You will sit at the dinner table and drink out of a small glass. You will look at Papaw's glass, which is bigger than any glass you've ever seen, and wonder what it will be like one day to be bigger and drink out of a glass that size.
You will get overconfident and go to the refrigerator to pour yourself a glass of milk. Everything will go according to plan until you taste it and realize something has gone horribly wrong. You just poured yourself some buttermilk and didn't pay attention to the labels on the jugs, and now you have this full glass and don't know what to do with it. Papaw might be the only person anywhere who drinks buttermilk. He'll take care of your oversight.
You might get a nickname. Like Whistle Britches. Depends on what you do when Papaw is around.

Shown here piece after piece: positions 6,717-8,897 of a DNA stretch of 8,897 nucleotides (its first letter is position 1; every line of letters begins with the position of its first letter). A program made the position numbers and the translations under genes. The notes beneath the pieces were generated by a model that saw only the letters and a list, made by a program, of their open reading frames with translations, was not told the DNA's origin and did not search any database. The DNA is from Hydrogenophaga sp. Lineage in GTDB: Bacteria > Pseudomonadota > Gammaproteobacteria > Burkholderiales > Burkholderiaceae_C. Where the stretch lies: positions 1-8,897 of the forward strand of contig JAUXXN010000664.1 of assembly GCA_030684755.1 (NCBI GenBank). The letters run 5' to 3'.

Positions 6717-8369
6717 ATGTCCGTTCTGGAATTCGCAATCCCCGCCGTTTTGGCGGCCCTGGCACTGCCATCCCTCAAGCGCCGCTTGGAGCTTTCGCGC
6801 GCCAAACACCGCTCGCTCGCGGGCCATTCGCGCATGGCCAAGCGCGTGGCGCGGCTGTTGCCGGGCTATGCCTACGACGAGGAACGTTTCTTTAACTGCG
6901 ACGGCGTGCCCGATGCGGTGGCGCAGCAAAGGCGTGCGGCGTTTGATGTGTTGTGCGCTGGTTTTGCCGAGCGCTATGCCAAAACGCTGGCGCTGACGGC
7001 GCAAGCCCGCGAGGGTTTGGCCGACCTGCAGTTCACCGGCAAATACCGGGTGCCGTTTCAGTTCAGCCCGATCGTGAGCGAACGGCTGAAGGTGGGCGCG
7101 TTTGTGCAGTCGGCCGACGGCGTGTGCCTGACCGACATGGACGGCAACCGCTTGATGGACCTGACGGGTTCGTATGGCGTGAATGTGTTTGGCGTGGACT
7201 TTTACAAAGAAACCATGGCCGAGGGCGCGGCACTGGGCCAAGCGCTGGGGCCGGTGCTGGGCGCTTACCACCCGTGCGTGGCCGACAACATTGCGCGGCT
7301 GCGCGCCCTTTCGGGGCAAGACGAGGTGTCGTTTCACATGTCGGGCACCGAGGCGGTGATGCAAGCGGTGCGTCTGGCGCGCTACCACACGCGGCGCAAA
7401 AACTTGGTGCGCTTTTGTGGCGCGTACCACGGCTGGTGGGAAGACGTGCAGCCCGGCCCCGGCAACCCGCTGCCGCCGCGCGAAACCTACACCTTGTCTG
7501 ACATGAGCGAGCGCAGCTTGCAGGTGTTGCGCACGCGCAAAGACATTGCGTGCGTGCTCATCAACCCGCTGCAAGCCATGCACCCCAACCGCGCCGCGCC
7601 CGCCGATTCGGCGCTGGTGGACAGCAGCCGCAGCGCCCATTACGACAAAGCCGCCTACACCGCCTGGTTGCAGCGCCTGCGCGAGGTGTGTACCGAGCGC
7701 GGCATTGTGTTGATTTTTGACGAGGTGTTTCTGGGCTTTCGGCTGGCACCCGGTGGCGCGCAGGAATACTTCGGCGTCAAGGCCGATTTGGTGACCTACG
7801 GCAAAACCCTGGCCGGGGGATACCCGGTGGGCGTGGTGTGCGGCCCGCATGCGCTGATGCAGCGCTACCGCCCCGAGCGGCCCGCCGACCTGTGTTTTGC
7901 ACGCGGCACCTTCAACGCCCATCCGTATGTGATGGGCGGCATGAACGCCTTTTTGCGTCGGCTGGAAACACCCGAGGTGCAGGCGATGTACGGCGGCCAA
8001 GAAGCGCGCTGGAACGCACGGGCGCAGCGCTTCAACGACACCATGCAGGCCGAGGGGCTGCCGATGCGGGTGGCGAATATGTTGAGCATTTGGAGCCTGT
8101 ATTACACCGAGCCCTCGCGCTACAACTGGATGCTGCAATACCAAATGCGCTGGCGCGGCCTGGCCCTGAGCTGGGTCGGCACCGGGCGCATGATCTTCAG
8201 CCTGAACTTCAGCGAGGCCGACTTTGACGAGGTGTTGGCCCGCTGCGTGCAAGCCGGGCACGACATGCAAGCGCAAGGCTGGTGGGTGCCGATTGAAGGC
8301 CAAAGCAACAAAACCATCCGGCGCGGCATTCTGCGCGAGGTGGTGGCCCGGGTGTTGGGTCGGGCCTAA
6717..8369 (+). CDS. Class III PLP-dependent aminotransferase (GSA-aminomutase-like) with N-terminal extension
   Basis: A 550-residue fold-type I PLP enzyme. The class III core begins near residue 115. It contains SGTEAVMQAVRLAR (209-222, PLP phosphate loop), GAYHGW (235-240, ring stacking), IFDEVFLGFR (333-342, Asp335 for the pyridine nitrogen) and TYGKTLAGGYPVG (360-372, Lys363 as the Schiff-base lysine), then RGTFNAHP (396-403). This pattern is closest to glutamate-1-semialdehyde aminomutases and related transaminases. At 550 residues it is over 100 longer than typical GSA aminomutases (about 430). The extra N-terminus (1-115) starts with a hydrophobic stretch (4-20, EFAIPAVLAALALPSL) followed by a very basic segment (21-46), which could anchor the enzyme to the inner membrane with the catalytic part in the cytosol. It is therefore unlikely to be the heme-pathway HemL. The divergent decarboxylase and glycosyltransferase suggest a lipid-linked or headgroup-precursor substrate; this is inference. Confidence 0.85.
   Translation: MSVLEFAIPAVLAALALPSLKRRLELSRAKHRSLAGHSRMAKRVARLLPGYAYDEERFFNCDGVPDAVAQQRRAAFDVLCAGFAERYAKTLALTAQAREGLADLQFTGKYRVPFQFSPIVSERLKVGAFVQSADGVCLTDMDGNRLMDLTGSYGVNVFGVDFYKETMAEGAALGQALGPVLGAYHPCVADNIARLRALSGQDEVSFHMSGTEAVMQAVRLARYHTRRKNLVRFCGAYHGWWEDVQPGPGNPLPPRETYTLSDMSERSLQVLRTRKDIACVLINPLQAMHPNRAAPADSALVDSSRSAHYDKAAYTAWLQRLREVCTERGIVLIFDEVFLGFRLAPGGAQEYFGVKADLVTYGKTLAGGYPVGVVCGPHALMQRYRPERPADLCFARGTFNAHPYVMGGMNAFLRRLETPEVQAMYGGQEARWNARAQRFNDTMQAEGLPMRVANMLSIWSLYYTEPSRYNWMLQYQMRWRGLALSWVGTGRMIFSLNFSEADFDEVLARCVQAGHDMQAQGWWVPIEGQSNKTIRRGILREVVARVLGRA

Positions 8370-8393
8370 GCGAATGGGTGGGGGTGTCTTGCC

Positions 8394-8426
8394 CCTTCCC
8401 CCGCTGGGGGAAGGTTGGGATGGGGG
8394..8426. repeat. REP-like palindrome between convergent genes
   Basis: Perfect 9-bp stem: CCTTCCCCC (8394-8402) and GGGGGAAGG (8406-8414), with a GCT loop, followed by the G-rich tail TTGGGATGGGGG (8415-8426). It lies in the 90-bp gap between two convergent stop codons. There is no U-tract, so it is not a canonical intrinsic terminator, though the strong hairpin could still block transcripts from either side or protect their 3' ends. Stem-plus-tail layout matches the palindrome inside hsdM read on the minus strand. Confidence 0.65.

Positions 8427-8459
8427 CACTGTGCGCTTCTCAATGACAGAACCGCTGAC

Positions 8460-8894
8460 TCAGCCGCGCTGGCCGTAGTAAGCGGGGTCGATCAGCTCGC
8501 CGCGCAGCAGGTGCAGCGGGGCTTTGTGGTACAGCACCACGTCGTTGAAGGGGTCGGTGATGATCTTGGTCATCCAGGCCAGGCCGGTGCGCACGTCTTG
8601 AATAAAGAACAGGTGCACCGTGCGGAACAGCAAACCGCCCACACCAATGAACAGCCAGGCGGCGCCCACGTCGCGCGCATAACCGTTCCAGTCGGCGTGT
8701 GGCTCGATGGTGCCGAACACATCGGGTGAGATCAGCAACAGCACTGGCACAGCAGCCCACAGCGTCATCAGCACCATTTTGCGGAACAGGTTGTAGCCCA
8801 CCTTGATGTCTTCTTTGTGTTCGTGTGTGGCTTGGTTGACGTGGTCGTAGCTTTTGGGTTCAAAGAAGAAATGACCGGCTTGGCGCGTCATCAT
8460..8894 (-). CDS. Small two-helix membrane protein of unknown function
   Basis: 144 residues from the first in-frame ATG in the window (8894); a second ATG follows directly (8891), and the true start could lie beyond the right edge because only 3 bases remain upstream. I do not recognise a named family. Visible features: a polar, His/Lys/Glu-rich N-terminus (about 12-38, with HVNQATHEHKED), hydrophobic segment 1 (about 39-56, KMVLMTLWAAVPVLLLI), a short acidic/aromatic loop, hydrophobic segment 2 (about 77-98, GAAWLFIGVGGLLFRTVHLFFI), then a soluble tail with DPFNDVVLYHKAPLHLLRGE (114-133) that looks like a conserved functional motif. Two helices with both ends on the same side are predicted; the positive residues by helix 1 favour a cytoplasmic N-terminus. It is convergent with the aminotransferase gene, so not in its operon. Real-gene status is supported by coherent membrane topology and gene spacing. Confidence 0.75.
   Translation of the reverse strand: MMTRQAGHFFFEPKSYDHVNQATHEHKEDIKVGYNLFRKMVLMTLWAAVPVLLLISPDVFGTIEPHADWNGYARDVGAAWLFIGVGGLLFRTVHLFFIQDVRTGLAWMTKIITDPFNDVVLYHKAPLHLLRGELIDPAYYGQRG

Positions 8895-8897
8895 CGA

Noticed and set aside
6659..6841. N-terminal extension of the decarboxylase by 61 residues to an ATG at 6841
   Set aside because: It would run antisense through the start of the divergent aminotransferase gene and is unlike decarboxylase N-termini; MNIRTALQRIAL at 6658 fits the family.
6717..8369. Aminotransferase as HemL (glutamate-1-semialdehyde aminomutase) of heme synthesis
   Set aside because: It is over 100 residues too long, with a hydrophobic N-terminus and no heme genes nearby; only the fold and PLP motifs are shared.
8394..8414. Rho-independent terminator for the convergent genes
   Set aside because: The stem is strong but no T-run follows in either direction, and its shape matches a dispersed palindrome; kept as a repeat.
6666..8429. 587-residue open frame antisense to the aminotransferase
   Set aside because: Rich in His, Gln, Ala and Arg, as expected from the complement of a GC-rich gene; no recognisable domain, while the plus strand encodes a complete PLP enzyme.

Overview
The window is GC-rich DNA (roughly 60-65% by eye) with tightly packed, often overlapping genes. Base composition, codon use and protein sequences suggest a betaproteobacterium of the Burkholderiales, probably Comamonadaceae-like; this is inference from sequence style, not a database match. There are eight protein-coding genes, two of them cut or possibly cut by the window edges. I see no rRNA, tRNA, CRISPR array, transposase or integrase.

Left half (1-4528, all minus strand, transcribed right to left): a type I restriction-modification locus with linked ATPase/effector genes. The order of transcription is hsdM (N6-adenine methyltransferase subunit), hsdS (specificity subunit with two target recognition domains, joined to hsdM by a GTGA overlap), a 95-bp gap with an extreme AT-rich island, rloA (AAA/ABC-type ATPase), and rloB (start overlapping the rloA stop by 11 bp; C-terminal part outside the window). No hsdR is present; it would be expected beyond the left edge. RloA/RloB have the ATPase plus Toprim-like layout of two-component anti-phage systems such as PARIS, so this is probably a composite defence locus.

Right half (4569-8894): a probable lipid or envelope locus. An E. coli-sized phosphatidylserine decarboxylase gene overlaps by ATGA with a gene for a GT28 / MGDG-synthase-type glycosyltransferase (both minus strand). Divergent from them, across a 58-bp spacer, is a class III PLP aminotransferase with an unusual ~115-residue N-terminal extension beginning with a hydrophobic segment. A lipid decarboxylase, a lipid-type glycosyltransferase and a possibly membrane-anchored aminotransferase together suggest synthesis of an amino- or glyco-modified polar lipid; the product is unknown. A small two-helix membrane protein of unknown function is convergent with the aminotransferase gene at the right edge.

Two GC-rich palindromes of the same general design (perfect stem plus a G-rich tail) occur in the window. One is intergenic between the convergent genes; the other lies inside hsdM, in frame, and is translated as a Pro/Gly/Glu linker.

You'll sit in an oversize recliner, watching University of Tennessee sports. If they win, you and Papaw will enjoy the game. If they lose, you and Papaw will opine about how long the coach will last. Or you might fall asleep in the recliner. The sleep will be peaceful, satisfying. You are in a sanctuary at the Breazeale farm.
As you get older, Papaw will start telling you stories about your parents before you existed. You'll appreciate the insight and be reminded that your parents were once your age, too. He'll tell you stories from his days driving trucks around the country and from when he was in the Army. He's still trying to figure out which "friends and neighbors" chose him to serve.